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Some people put pictures of their loved ones in their work area. Heather Tuttle keeps models of Godzilla, Max Headroom, a cowboy, a sumo wrestler and the head of a Ronald Reagan doll. These and other tokens of endearment are perched on the filing cabinet next to her drafting table.

On a bulletin board nearby, Pee Wee Herman and Bette Midler watch over her work.Tuttle works in the art department at the Deseret News.

The sumo wrestler is the only representative of a loved one. She says it reminds her of her brother, Matthew.

Some of these toys even have toys of their own. Christie Jackson Meyer, another News artist, gave Tuttle's Max a Max Headroom candy dispenser. "I got a Ken-doll head for Godzilla," Tuttle said.

Tuttle, 26, is the newest addition to the art department crew. She started in September 1986.

It didn't take her long to fit in. Soon after her arrival she got hold of fellow artist Cory Maylett's rubber chicken and dressed it - in clothing designs by Tuttle, complete with little chicken shoes. The decked-out chicken dangled in the art department corner for quite awhile.

"I like to dress up rubber chickens," she said. "I've made a Carmen Miranda chicken, a ballerina . . . my sister wants a chicken in leather for her office desk."

Tuttle doesn't sew exclusively for chickens. She makes a lot of her own clothes, too and her creativity shows in her wardrobe. She has her own style. "Some people think I dress odd. I just don't see it."

"Mom is a professional seamstress, so I learned to sew when I was 8. It's my only claim to domestic fame," she said. "I can't cook and I don't do housework."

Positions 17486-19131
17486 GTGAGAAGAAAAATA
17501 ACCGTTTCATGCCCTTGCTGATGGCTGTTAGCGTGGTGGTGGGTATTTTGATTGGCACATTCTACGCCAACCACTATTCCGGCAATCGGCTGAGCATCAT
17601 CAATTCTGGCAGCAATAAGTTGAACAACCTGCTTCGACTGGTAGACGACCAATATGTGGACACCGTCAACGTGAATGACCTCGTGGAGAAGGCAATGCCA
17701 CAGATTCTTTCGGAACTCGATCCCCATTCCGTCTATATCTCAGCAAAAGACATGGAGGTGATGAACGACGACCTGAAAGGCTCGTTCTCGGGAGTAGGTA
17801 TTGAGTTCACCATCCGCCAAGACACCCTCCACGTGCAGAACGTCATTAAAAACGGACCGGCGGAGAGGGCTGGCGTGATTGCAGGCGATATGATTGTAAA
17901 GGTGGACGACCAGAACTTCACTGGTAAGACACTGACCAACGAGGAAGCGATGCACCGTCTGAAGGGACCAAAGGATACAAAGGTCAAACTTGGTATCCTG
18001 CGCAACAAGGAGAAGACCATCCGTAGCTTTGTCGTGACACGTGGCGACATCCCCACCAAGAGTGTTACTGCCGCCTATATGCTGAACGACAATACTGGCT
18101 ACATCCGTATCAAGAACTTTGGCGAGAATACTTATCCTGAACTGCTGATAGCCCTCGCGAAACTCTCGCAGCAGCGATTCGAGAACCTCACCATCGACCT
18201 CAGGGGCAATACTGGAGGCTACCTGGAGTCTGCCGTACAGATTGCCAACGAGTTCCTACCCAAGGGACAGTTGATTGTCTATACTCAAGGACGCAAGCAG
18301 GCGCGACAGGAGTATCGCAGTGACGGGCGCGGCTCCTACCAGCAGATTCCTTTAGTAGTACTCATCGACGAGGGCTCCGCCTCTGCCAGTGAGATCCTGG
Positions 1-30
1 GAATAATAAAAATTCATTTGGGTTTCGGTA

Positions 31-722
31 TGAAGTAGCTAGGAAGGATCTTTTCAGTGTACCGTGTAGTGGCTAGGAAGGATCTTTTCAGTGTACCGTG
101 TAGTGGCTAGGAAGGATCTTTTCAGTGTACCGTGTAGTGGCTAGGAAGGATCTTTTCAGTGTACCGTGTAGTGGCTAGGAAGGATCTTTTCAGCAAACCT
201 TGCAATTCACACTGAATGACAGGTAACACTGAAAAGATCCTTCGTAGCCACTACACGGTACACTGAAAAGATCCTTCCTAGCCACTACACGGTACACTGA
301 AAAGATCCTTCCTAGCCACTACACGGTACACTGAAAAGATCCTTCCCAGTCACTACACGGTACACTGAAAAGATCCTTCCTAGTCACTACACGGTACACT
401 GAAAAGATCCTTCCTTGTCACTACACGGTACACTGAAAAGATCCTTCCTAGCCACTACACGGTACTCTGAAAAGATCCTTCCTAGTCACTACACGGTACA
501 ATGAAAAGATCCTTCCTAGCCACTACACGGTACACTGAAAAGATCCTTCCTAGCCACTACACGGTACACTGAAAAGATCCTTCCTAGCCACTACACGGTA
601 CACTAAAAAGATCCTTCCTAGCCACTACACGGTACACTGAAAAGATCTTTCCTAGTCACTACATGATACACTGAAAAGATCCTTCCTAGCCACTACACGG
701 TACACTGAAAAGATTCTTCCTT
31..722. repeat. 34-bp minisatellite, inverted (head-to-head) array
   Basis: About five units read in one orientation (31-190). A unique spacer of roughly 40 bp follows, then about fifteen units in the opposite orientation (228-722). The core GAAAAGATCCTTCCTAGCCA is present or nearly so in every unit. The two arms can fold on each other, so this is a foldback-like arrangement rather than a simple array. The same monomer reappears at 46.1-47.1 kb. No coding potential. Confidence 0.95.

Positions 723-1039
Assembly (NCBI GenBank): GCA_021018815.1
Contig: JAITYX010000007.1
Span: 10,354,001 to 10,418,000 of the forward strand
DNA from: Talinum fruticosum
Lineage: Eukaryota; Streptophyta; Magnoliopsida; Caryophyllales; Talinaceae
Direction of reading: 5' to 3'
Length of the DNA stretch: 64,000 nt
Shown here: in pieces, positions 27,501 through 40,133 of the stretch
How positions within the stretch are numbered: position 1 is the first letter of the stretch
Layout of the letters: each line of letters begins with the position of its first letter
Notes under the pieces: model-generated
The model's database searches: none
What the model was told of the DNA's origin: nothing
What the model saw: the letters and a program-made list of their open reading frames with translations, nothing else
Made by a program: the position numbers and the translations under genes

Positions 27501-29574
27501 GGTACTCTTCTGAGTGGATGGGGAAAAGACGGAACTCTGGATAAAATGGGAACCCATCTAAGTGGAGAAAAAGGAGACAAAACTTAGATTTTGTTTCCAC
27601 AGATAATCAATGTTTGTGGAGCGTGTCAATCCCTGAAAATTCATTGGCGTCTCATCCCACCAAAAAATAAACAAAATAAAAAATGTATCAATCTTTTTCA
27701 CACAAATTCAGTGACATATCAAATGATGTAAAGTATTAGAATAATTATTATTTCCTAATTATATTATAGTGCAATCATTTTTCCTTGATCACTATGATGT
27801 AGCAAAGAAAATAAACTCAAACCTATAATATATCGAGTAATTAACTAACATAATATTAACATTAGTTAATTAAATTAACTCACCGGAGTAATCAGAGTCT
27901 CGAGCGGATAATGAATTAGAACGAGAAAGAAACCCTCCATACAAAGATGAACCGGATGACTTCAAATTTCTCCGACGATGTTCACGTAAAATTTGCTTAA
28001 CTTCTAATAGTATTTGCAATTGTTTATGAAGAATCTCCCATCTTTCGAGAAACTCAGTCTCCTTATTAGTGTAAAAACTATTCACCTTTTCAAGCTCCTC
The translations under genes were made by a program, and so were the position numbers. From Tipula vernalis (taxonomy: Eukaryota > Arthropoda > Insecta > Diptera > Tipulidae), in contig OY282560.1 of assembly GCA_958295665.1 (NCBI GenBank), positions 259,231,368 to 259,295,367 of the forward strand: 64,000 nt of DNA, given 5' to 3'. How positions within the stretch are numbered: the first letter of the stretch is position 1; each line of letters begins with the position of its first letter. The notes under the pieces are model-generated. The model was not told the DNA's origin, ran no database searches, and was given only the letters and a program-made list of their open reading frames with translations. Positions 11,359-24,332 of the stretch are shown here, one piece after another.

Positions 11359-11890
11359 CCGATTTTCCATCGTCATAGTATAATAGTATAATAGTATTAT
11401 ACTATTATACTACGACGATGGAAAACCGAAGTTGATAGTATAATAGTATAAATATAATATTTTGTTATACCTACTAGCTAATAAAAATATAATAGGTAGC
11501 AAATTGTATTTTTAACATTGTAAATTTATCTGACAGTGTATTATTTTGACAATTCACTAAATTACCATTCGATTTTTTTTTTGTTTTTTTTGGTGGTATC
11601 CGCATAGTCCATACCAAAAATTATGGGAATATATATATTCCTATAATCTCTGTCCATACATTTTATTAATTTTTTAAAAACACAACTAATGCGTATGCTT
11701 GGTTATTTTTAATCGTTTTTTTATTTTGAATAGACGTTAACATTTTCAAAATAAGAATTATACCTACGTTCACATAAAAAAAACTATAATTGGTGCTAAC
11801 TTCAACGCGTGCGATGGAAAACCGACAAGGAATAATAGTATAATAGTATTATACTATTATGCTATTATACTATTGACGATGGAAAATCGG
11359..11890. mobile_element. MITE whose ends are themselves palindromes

Lately though, she has taken to re-upholstering furniture for her apartment - another trade her mother passed on. Tuttle, who is from Ogden (though she spent the first 8 years of her life in California), drives home every Sunday to see Mom. On Mondays, the pair comb the Ogden Deseret Industries store for old furniture pieces to re-upholster. Tuttle also keeps her eyes peeled for "funky old hats, old radios and nifty plates."

When she's not working, she hangs out in her Salt Lake apartment with her cats, Sam and Simone.

But Tuttle likes coming to work. She is doing what she wants to do. A Weber State College graduate in graphic design, Tuttle started training as an artist at an early age. Her father, of Santa Ana, Calif., was a commercial artist and he put pastels in his four children's hands when they were very young. "Mom, Dad and my sister all paint," she said. By junior high, Tuttle was taking art lessons.

Tuttle's latest medium of choice is paper sculpture and she has already had some success with her paper-cuts. Her latest piece won her an invitation to see comedian Jay Leno when he was in town. She created a paper sculpture of Leno's face to go with an advance article about the funny guy. After the illustration ran, an Osmond Productions representative called her and asked if she would let him give Leno the original artwork. Tuttle told him she would rather present it to Leno herself. So she did.

Leno met Tuttle backstage when the show was over. She handed him his "face" and he said, "Thanks, this even looks like me; I look like Mr. Potatohead."